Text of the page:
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Ms. McCOLLUM. Well, we just heard from the last speaker that part of what all this money is being spent on is branding and goodwill and that the Congress, and we today, should not be making any changes and micromanaging what the National Guard is doing.
I would call to our colleagues' attention legislation, Public Law 106-398, in the 106th Congress. The Legislative Information System, which is available to all of us, directs us as to what really took place in the 106th Congress.
We directed the Secretary of the Army, during a period beginning on October 1, 2000, and ending December 1, 2005, to carry out a pilot program to test various recruiting approaches. One of them was to be an outreach that the Army was going to do with motor sports. It doesn't work, and that's why the Army has dropped it.
The National Guard, through what Mr. Kingston had, didn't come to us directly. We were provided some sponsorship information through NASCAR of all the contacts and all the hits. Everybody who walked through the gate was counted as being part of branding. Folks, this was not supposed to be about branding; it was supposed to be about recruiting. That's why the Army spokesman on CNN said, when they announced that they were ending their 10-year, multidollar, taxpayer-funded relationship with NASCAR, ``It was not a great investment.
The Navy pulled out. The Marine Corps pulled out of NASCAR years ago. But yet the Pentagon has paid one racing team--Mr. Earnhardt's team--$136 million in taxpayer funds for the National Guard logo on his car in the name of recruitment. This year, they're paying Mr. Earnhardt again $26.5 million, to which the National Guard has reported--this is what the Guard told me--20 qualified candidates expressing interest, zero actual recruits.
For the past 2 years, the National Guard has spent more than $20 million in taxpayer funds on professional bass fishing tournaments. Folks, we're in a fiscal crisis here. Bass fishing is not a national security priority. This Congress is cutting services to communities and needy families because we're in a fiscal crisis, yet the Pentagon is spending in excess of $80 million on NASCAR racing sponsorships, professional bass fishing, ultimate cage fighting, and other sports sponsorships. The program is a waste of taxpayer money; it doesn't work.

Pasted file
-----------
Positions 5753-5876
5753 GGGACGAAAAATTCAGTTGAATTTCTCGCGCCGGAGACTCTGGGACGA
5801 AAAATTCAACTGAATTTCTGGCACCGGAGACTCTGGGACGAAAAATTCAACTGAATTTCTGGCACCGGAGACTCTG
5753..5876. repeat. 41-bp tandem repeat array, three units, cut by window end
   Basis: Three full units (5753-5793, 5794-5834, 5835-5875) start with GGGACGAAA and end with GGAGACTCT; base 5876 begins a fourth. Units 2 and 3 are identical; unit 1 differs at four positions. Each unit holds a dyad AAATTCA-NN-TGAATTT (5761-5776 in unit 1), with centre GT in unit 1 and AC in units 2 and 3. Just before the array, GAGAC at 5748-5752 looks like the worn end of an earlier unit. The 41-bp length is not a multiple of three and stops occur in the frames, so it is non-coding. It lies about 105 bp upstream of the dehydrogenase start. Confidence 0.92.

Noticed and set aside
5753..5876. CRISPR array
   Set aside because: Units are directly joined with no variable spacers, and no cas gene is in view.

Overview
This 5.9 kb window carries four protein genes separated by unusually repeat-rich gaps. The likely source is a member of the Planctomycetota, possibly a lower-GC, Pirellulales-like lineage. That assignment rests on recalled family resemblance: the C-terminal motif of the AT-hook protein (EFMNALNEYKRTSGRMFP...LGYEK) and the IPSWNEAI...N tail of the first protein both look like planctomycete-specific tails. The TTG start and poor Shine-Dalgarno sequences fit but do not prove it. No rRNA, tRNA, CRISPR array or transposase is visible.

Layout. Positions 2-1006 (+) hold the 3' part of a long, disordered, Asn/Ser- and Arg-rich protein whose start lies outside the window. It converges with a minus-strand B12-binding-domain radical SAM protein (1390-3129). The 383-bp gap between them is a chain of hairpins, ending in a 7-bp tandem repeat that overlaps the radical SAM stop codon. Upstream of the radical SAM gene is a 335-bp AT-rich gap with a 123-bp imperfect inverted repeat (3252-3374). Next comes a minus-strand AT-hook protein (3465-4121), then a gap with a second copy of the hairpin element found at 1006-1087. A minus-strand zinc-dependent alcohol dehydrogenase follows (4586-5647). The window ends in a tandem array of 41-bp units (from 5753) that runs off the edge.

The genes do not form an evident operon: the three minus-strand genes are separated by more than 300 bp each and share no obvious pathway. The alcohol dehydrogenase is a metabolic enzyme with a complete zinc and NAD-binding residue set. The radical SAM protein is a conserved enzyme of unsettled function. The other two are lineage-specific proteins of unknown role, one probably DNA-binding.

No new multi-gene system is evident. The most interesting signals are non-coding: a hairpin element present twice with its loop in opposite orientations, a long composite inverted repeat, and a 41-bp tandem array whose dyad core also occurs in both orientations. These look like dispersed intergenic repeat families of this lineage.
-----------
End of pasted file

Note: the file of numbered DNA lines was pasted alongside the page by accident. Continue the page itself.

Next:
Over the past few days, the professional sports lobby has come out in full force to protect their taxpayer-funded subsidy. For the purposes of the 2013 Defense appropriation bill, those pro teams are military contractors who have failed to deliver on their contract in the past for the taxpayers for recruits.
I want to thank Representative Kingston for his leadership on this and joining me to cut a Pentagon program that's just not effective.
This committee, in which we're having this bill discussed right now, has been bipartisan in the way the bill has been put together and bipartisan in the way this amendment has been offered. If the private sector wants to pool their money to sponsor military race car teams to demonstrate their patriotism, I say fantastic and go for it. But it is my job to be a steward of taxpayer funds.
I want to be clear about something else this amendment does not do. This amendment in no way, shape, or form prohibits or limits military recruiters from recruiting at NASCAR races or any other sports event. I just want the military recruiters to attend those races and community events where there are potential recruits.
We need, as Mr. Kingston pointed out, more recruiters doing their job in the right way. They have ideas, folks, on how they can do this better. We need to listen to the recruiters.
So, I think it will be just irresponsible and outrageous that Congress would go ahead and continue to borrow money from China to pay one race car driver's team $26 million for delivering zero recruits. Our Nation is facing a fiscal crisis. Communities and families and seniors and vulnerable children are bearing the brunt of deep and painful budget cuts. Congress needs to get its priorities in order and stop protecting military spending that doesn't work.
I urge my colleagues to support Mr. Kingston's amendment. It's an honor to be a partner to it. We need to cut the wasteful spending in programs and reduce this deficit.
Madam Chair, I yield back the balance of my time.
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